New views of the engineering skills shortage

Engineers Australia has launched its latest statistical overview of the engineering profession in Australia, which it says sheds light on the concerning state of the engineering workforce.

The report, now into its 15th iteration, is based on Australian census data and offers high-level insights about the engineering workforce. This edition covers the 2016-2021 census surveys and for the first time is complemented by an interactive dashboard that allows users to explore the data in detail.

Engineers Australia says the report highlights the magnitude and importance of the engineering workforce; about half a million qualified engineers are working on urgent challenges such as climate change, the clean energy transition, and complex infrastructure needs. Engineers Australia also notes that the engineering skills and labour shortage is at its highest level in over a decade, with demand for engineering skills outpacing supply.

“This report reveals a growing gulf, with Australia sliding towards a ‘new norm’ of an economy hampered by an engineering skills shortage,” says Engineers Australia CEO Romilly Madew.

“The implications range from delays to nation-building projects, stifled productivity, and low growth; failing to reach our net-zero goals and missing out on the next wave of wealth creation in eco-technology and innovation.

“Government, industry, the tertiary education sector, and professional associations must act now, working together to overcome challenges and greenlight action.”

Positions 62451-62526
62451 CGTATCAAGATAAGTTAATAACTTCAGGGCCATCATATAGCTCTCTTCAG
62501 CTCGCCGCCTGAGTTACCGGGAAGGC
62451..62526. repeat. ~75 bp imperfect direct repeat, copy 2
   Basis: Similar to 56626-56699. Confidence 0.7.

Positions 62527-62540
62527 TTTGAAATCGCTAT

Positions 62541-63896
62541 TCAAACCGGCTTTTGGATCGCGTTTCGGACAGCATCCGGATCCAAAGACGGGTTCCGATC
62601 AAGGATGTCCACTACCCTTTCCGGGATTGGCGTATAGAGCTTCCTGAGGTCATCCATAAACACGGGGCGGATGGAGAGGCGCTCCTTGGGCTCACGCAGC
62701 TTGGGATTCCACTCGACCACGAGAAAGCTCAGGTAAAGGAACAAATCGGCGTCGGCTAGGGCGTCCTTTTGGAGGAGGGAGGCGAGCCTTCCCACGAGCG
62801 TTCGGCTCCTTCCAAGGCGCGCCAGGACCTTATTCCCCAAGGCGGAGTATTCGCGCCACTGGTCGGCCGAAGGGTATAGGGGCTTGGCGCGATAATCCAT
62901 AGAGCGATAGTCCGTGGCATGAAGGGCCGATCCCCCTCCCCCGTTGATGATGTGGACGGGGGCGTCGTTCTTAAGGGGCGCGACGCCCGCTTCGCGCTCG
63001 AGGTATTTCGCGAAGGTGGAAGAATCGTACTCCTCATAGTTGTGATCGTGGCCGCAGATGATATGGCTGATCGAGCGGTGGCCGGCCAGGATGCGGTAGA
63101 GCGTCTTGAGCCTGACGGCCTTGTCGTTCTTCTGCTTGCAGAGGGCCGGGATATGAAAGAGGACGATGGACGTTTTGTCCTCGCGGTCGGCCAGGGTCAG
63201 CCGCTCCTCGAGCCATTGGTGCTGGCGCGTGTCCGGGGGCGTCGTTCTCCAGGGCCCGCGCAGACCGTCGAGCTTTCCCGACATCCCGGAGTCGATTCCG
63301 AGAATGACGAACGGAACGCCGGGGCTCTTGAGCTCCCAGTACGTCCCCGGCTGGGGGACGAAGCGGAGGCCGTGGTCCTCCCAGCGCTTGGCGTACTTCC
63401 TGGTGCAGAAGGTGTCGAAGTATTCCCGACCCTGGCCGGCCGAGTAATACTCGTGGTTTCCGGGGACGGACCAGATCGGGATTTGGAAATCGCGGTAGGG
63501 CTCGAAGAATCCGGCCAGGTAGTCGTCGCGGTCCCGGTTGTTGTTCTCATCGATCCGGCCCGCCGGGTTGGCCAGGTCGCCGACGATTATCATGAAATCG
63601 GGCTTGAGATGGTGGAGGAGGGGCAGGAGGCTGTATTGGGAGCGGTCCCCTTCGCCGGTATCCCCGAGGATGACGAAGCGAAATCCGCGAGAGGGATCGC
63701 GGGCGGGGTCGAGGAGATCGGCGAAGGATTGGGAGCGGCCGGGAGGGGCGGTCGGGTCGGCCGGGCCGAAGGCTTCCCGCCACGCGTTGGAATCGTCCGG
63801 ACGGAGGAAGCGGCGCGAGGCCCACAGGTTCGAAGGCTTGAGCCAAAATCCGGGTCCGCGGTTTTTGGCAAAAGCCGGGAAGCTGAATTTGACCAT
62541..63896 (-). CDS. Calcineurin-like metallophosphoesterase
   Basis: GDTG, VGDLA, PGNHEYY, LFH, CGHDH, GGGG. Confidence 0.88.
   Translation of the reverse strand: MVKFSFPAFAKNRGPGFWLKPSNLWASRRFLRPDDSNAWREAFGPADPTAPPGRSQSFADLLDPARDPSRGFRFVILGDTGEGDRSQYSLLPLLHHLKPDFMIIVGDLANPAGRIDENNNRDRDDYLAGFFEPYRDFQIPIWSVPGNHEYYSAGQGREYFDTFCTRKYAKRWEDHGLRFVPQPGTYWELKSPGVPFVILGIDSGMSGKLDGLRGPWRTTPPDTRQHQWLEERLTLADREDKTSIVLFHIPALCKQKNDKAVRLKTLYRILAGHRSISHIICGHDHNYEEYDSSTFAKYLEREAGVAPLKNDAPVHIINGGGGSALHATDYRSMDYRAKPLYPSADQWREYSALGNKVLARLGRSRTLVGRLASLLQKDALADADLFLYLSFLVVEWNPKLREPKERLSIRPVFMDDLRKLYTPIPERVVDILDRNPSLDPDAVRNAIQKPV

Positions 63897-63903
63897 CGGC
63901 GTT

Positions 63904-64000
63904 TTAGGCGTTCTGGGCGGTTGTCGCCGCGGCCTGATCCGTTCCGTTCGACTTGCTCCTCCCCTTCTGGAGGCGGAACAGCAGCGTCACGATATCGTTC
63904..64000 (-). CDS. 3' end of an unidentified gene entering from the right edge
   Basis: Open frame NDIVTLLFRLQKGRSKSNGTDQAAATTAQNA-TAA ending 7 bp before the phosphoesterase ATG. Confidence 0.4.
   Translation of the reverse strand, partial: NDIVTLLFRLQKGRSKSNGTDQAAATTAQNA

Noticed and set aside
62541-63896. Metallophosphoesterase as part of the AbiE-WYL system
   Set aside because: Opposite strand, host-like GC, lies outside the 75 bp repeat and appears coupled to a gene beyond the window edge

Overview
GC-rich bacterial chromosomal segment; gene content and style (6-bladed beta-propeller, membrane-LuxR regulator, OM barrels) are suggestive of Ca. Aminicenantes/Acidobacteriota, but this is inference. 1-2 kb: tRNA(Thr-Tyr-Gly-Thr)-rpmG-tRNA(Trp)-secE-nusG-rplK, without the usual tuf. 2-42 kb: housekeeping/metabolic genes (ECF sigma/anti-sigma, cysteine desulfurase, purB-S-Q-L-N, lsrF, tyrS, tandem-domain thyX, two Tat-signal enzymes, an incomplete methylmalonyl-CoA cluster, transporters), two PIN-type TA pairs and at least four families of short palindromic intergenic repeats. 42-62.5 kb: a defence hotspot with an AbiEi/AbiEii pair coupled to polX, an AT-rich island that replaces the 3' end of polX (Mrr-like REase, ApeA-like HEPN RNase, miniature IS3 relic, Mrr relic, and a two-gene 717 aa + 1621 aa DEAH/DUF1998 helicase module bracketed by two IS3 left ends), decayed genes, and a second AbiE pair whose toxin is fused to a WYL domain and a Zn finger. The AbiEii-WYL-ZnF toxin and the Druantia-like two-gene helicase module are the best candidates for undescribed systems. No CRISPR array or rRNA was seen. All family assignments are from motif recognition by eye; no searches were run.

The data in the report provides some clues about how to do this.

Female participation in the engineering workforce is low. According to the report, only 17.7 per cent of engineering graduates are women, with 18.9 per cent enrolment. Of all qualified engineers in Australia, 16 per cent are women, with 76 per cent of them born overseas. The report underscores the need for coordinated national efforts, focusing on retaining women in engineering.

The high percentage of overseas-born engineers is not restricted to women. Engineers born overseas comprise 62.7 per cent of the qualified engineer population, yet there is still a large cohort of migrant engineers who are not working in their profession. Engineers Australia says government and industry need to support migrant engineers to obtain employment in engineering roles when they migrate to Australia.

Other measures recommended by Engineers Australia include trying to increase the number of engineering graduates, addressing the impending “retirement cliff”, and lifting the voice of engineering in the public sector to support practical decision-making.

Although the report provides broad data across the engineering profession, it is limited by the census data, and does not include detailed information on branches of engineering such as HVAC&R and building services. It also acknowledges that engineers work in a variety of roles that are not always classified as “engineering”.

The report and the accompanying data dashboard are available on the Engineers Australia website.

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